With Apologies to Debbie

by Don Boudreaux on November 8, 2010

in Books, Myths and Fallacies, Trade

The flat-earthers are coming out of the woodwork.  Here’s a self-explanatory e-mail that I sent last evening to a correspondent:

Dear Mr. P_____________:

Thanks for your e-mail responding to my blog-post on William Greider’s recent article.

You recommend, as do some other patrons of Cafe Hayek, that I read Greider’s book One World, Ready or Not.

I’ve already read it and, inferring that it’s a favorite of yours, regret to report to you that my opinion of it is unfavorable.

Greider’s book is to economics what “Debbie Does Dallas” is to cinema: an intensely titillating fictional tale without a single moment that demands of its audience the use of their powers of higher reasoning.

If you’re really interested in understanding international economics, you should instead read such books as Russell Roberts’s The Choice, Johan Norberg’s In Defense of Global Capitalism, Martin Wolf’s Why Globalization Works, Jagdish Bhagwati’s In Defense of Globalization, Paul Krugman’s Pop Internationalism, and Douglas Irwin’s Free Trade Under Fire.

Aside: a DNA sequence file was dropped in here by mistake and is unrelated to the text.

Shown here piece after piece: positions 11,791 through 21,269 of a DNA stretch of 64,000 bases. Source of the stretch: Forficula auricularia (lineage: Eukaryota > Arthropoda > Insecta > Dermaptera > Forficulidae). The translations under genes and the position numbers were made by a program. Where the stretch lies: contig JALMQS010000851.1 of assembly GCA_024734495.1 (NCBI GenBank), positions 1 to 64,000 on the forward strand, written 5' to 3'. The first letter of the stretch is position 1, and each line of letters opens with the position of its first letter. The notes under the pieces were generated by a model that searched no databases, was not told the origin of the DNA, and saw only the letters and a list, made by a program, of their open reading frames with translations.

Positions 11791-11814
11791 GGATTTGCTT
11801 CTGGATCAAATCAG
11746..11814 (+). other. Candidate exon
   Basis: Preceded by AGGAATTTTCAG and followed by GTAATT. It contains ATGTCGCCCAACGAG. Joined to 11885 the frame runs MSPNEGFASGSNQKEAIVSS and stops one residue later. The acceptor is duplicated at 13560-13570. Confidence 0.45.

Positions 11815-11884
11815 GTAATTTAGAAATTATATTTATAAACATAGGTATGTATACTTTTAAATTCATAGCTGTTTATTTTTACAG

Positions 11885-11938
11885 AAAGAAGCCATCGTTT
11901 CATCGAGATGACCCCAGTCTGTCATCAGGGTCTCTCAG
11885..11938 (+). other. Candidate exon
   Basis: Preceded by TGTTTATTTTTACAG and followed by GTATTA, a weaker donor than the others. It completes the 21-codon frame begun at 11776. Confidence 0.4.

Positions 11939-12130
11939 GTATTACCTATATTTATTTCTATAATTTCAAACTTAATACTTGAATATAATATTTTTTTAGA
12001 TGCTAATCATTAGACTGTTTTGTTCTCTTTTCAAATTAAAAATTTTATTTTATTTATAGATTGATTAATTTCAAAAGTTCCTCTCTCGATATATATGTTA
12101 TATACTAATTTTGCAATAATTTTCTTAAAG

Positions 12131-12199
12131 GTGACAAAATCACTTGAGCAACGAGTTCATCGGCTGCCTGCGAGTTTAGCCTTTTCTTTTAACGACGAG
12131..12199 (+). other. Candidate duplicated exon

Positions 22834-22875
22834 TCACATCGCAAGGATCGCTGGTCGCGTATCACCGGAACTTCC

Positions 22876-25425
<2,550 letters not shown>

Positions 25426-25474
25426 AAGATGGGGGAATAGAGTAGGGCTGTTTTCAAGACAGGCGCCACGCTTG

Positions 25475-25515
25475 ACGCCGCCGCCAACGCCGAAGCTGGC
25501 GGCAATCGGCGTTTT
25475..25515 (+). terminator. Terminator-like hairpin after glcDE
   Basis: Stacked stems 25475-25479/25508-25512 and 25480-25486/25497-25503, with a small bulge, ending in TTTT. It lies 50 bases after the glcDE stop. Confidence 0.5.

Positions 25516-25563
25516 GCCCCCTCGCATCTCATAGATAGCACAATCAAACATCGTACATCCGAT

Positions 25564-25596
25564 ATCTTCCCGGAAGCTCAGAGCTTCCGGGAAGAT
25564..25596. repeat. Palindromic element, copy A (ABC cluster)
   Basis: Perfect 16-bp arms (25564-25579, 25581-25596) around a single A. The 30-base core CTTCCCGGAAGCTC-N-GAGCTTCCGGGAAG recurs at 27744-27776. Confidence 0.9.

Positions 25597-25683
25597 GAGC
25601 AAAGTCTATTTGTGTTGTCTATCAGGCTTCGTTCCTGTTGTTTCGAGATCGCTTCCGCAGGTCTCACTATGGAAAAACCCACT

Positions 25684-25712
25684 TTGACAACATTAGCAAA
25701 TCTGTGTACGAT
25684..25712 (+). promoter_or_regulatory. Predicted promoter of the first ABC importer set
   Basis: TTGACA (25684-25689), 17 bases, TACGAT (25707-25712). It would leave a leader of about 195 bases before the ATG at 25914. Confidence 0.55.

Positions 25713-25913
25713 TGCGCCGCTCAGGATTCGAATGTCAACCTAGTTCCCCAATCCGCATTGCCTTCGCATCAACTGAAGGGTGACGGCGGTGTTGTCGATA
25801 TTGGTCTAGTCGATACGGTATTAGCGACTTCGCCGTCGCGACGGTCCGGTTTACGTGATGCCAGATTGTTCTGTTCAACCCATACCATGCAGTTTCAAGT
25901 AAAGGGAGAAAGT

Sincerely,
Don Boudreaux

I must say that being advised to read anything by William Greider on trade is annoying.  When I receive such advice I feel like I imagine an astronomer feels when he or she is advised to read a modern-day effort to revive Ptolemy’s theory of the solar system.

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